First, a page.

Taking time to carefully choose what super fund you want your employer to pay contributions into could help you to reap rewards in the long run. The superannuation standard choice form is designed to help you manage your super when you move employers, start your first job, or when you want to change your nominated fund.
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What is the superannuation standard choice form?
The superannuation standard choice form allows you to nominate the super fund that your employer will make contributions into on your behalf. Currently, the super guarantee requires your employer to contribute a minimum of 9.5% of your eligible income to your super. If you’re eligible, you should receive a superannuation standard choice form from your employer when you start a new job. You can also request one if you’re changing super funds and you want to inform your employer, or you can download one from the Australian Taxation Office (ATO).
After you’ve completed the form and returned it, your employer uses your preferences for making your super contributions.
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Who fills out the superannuation standard choice form and why?
Both employers and their eligible employees fill out their required sections of the superannuation standard choice form.
The form is split into three parts, labelled A, B and C.
Section A is completed by the employee and it’s where you either nominate your chosen or existing super fund, or indicate that you’re opting for your employer’s default option, which should be listed by your employer in section B of the form.
According to the ATO, employers must offer employees the ability to nominate a fund of their choice but must also fill in the details of their default super fund (via section B) before giving the form to employees. A default super fund is the superannuation fund that your employer will make contributions to if you do not nominate a fund of your own. Ask your employer for these details.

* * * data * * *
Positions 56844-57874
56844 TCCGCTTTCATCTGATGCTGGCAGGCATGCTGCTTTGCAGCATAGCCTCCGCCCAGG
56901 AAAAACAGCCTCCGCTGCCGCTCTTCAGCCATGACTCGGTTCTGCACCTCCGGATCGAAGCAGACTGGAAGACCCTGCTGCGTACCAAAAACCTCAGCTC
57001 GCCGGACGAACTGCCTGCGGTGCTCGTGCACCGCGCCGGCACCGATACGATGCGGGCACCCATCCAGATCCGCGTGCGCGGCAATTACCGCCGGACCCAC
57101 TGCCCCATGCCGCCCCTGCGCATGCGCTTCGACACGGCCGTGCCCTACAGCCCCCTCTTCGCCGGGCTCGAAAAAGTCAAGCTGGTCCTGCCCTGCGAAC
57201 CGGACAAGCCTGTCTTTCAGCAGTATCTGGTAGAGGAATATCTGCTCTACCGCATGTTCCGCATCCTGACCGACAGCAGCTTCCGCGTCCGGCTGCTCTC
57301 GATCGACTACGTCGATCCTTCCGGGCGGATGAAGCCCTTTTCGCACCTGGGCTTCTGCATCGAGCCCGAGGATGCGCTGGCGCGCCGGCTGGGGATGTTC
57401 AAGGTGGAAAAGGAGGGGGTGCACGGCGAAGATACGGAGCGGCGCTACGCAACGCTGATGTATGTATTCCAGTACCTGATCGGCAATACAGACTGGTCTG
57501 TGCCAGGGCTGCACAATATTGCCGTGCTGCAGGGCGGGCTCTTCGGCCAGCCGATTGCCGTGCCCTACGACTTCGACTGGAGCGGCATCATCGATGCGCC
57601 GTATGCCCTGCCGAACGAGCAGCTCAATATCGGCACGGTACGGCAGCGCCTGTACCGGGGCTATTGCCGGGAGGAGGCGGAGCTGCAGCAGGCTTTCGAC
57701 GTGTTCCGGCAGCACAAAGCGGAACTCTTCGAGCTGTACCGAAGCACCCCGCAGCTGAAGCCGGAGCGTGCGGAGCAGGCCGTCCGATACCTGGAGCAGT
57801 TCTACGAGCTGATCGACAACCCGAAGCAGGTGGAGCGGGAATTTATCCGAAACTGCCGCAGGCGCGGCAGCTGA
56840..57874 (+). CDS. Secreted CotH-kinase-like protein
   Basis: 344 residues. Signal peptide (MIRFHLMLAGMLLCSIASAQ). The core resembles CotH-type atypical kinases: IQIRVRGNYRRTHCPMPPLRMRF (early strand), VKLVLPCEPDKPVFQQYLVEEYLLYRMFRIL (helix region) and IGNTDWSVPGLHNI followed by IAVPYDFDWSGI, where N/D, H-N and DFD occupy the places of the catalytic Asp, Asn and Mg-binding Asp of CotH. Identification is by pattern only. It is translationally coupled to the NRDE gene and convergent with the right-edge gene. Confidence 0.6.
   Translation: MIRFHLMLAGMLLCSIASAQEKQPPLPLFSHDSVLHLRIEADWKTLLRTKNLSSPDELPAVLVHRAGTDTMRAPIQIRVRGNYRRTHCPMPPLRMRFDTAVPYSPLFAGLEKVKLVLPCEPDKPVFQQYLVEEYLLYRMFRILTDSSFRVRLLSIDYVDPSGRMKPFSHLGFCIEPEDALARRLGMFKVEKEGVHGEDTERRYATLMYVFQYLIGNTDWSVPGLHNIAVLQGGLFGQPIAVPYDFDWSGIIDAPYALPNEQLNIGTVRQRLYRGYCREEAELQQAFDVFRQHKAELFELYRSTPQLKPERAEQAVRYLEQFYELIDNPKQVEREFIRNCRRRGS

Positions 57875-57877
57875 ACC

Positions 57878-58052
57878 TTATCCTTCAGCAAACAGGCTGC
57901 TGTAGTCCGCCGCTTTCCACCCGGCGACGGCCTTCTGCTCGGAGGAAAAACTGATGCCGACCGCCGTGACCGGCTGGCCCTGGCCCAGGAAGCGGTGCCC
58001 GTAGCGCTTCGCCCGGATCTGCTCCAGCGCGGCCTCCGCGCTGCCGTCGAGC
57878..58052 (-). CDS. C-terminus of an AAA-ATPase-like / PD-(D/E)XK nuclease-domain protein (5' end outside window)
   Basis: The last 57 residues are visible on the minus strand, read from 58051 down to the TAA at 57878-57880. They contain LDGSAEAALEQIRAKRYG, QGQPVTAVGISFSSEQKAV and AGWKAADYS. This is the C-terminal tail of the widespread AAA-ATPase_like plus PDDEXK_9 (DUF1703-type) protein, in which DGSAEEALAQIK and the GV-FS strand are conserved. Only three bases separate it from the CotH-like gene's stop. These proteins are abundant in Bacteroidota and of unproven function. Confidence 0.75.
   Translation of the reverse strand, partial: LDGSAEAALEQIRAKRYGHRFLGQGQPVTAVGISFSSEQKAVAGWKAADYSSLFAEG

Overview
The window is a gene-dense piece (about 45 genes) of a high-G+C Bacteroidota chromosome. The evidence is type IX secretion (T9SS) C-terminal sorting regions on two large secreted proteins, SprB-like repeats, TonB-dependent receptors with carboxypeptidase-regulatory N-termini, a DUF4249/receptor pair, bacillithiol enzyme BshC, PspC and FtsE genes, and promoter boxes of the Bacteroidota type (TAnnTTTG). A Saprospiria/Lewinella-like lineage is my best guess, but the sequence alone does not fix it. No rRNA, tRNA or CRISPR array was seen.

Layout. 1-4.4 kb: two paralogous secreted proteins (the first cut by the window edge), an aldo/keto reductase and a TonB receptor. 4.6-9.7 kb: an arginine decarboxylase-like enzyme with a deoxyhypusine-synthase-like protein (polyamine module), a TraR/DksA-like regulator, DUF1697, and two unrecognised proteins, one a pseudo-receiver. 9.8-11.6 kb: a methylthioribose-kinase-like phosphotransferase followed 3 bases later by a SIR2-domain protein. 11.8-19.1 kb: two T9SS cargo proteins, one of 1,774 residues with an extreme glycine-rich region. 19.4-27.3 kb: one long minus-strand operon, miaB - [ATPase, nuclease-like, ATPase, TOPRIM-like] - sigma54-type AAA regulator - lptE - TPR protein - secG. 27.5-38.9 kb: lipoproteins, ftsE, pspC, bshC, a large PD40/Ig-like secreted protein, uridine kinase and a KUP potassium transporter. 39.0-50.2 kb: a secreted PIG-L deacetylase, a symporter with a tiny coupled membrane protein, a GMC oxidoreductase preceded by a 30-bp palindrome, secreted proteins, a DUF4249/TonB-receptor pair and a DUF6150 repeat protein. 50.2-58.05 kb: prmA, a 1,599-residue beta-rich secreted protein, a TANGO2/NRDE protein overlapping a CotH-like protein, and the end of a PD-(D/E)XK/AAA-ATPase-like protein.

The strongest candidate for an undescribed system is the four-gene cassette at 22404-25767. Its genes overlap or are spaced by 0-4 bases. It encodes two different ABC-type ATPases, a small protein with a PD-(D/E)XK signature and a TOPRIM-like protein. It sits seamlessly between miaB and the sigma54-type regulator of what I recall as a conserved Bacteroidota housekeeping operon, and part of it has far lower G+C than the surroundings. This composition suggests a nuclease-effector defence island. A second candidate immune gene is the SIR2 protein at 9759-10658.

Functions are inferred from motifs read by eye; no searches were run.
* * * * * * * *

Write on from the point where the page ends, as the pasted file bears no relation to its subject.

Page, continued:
Finally, section C is for your employer to sign off on the completed form. They must then retain it on their records for five years.
When should you receive a standard choice form?
Your employer must provide you with a standard choice form if you are a new employee. They must also provide existing employees with a form if they can no longer contribute to your previously nominated fund or if your fund is no longer a complying fund. They must also notify you if they have changed their default super fund.
You can also request a form if you want to change your super fund. If you ask for a standard choice form from your employer, they are required to provide you with one within 28 days of your request.
If you are considering transferring your super to a new fund, it could be a good idea to first research what other funds there are on the market. Before committing, it may also be wise to consider comparing how the new fund fares against your existing one, including fees. Also, consider checking the impact that switching may have on benefits you are currently getting from your provider and what impact it may have on your insurance cover as a result.
Only eligible employees are able to receive super contributions and therefore nominate the super fund that contributions will be paid into. To check if you are eligible to receive super, you can use the ‘Am I entitled to super’ tool on the ATO’s website.
What information do you need to fill out a superannuation standard choice form?
- Everyone completing the form must include their name and there is an option to add your employee identification number (if applicable) as well as your tax file number (TFN)
- While including your TFN is optional on the form, there may be some benefits to providing it. For example, if you do not provide your TFN, your contributions may be taxed at a higher rate, the form explains
Nominating your super fund: